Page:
By engaging SWAPS, Archegos Capital never actually owned shares of the underlying stock. What they did was effectively leveraged themselves by as much as 500%, which would prove to be their undoing. The problem with such hedge funds is that they really take a personal view of the performance of the market going forward. This is ALWAYS the undoing of these hedge funds going back to Long-Term Capital Management which took a fundamental view that they would make a guaranteed fortune on the high interest of Russian debt and that bribes were being paid in the IMF that they thought would keep the loans going to Russia without end.

I cannot stress enough that ANY fund which is dominated by fundamental expectations that override quantitative models, should be AVOIDED like the plague. We are into a whole new world of finance which is moving in a counter-reaction to the Great Reset. There is NO QUESTION that the March 2020 crash was not only UNIQUE in history, it was clearly an assault that attempted to create another 2007-2009 economic contraction which would have made facilitated the Great Reset by the intentional destruction of the economy. They have had to rely upon the virus scare to accomplished what they had hoped would have be a far easier road.

What Gives Value to a Currency?


Armstrong Economics Blog/Economics Re-Posted Apr 7, 2021 by Martin Armstrong

QUESTION: Hello Martin, can you explain to me how a currency would sustain value for international trade if a country, like Canada (where I live), did what you suggested and stopped issuing debt and just printed money to level that was 5% – 10% of national GDP? would it depend on the attractiveness of what a country exports eg: Canada exports oil, lumber, crops like wheat/soy/canola, minerals – both precious and functional? What would happen to a country that didn’t have exports as a significant portion of it’s GDP? I am curious about how currencies would react to your restructuring plan that eliminated the need for a country to issue debt. Thanks for all your insights and theories. Very helpful.

Trapped in Canada with an egoistic misguided Prime Minister who doesn’t appear to like Canada (he keeps telling us how awful we are) or Canadians, he prefers spending time with global elites and is following their plan even though it damages Canada pretty significantly.
MB

ANSWER: Right now, every country spends more than it takes in. The deficits are funded by selling debt, which then competes against the private sector. The interest rates rise and fall on sovereign debt based upon the confidence from one week to the next. If they stopped borrowing, then the capital investment would turn to the private sector, creating more economic growth. If income taxes were eliminated, the economy would grow based upon innovation which is what it should be driven by.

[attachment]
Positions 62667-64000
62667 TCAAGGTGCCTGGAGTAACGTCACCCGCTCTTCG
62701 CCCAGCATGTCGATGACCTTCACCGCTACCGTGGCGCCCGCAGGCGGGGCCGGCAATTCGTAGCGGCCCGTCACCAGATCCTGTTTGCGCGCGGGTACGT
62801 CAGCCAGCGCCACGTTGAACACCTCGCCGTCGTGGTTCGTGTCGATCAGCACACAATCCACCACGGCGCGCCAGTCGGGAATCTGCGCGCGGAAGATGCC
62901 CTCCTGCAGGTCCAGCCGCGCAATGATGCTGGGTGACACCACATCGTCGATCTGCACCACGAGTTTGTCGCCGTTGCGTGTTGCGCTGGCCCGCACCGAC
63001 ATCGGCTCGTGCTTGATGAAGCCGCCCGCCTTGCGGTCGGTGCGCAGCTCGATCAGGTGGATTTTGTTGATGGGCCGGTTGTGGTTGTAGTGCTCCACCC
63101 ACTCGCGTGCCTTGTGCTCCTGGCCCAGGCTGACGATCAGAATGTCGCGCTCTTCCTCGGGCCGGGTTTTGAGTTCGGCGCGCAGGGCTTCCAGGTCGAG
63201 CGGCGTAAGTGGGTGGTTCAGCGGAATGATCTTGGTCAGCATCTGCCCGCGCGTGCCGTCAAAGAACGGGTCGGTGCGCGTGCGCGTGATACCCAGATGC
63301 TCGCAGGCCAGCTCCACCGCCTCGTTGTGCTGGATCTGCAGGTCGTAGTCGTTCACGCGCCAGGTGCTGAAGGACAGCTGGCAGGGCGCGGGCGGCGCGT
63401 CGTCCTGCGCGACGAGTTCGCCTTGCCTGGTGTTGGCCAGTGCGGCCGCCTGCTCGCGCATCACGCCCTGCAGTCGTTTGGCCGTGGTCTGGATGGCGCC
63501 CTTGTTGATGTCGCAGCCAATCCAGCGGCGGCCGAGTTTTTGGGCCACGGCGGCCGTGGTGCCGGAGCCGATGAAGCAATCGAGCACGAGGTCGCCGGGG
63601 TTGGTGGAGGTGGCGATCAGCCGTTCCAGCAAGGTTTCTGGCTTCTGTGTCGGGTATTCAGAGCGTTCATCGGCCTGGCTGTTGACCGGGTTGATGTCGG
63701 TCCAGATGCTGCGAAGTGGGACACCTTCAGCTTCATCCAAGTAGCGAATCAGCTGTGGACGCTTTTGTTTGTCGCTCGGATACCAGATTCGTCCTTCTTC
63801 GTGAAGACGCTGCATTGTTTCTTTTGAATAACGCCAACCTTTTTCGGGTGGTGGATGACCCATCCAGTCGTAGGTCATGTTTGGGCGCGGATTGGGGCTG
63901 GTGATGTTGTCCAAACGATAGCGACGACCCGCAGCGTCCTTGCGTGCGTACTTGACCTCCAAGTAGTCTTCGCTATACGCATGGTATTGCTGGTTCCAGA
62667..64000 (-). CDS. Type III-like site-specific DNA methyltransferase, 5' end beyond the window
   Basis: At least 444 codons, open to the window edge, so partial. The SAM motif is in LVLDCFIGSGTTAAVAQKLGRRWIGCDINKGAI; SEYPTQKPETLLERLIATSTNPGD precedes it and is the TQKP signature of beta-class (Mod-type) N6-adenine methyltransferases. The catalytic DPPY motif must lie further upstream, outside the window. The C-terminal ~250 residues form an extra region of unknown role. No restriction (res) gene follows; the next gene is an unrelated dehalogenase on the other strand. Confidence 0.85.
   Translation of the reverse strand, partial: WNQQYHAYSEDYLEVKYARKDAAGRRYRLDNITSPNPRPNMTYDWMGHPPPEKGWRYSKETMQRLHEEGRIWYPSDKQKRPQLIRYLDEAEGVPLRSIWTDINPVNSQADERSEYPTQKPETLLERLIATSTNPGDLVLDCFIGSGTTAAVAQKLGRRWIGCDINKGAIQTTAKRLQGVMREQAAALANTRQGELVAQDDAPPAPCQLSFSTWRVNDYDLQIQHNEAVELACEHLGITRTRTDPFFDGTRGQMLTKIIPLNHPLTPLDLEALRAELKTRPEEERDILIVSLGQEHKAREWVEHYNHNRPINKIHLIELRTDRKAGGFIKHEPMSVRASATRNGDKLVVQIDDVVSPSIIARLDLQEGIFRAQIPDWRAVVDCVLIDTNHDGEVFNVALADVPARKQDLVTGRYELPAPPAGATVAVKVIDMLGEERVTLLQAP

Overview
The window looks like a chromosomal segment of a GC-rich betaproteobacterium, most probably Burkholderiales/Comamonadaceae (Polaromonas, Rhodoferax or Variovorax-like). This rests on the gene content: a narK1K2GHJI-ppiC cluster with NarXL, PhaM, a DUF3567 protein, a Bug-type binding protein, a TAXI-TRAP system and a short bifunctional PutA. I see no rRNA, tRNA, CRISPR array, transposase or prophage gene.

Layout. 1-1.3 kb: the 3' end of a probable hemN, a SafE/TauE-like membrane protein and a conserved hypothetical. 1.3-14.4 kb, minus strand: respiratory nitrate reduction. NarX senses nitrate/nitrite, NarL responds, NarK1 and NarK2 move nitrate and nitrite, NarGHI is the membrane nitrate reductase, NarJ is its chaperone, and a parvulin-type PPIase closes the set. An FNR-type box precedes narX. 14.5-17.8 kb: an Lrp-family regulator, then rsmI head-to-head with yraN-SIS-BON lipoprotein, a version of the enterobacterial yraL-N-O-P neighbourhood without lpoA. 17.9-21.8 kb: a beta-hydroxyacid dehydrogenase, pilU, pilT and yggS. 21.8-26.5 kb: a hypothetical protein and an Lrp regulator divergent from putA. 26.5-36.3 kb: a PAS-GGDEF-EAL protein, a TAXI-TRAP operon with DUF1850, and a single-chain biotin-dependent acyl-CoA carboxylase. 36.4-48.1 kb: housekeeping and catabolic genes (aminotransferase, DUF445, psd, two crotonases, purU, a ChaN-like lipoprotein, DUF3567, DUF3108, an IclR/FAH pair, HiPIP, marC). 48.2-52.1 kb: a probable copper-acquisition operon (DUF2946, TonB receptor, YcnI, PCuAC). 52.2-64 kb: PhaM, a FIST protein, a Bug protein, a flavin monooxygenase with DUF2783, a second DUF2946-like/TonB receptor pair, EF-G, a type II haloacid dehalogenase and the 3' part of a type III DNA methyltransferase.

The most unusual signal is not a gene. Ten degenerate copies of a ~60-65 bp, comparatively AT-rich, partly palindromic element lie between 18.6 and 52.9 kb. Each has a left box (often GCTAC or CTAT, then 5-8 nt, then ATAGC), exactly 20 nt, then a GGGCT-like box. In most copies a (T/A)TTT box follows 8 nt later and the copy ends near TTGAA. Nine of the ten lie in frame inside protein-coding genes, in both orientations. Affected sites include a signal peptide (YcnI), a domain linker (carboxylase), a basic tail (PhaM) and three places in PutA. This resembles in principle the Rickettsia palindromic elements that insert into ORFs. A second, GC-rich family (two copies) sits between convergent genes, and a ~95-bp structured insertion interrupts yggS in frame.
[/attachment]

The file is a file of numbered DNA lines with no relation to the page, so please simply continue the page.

The confidence in the currency would simply depend upon the strength of the economy, as was the case for Athens and Rome in ancient times. Their coinage was imitated because they were the dominant economies of their time. The value of a currency is the strength of its economy. It has NEVER been about its backing, which is purely a theory that arrived with paper money. Rome had no national debt. The value of the currency was more than its metal content. Here we have a gold aureus of Septimus Severus (193-211 AD) and the imitation in gold made in India. The imitation weighed more than the original. Imitations were made in the same quality of metal, so it proves that it was not a counterfeit but that a coin from the core economy possessed a greater value than the raw metal.

Just compare Russia, which has tremendous resources, against China, Japan, and Germany that had really no gold reserves. Russia did not expand its economy while the others boomed because of its people. The value of a currency is the TOTAL productive capacity of its economy — the work ethic of its people. Russia has not been able to rise substantially because it never fully embraced the idea of capitalism. They moved from communism to an oligarchy.

Understanding the Persecution of John Law


Armstrong Economics Blog/Corruption Re-Posted Apr 7, 2021 by Martin Armstrong

COMMENT: Hi Mr. Armstrong…..this is a surprising (to me) summary, on John Law. Every piece I ever read about him, cast him as a complete scoundrel, yet you obviously write with admiration. Just another example of history depending on someone’s perspective. You never cease to surprise. And that’s good.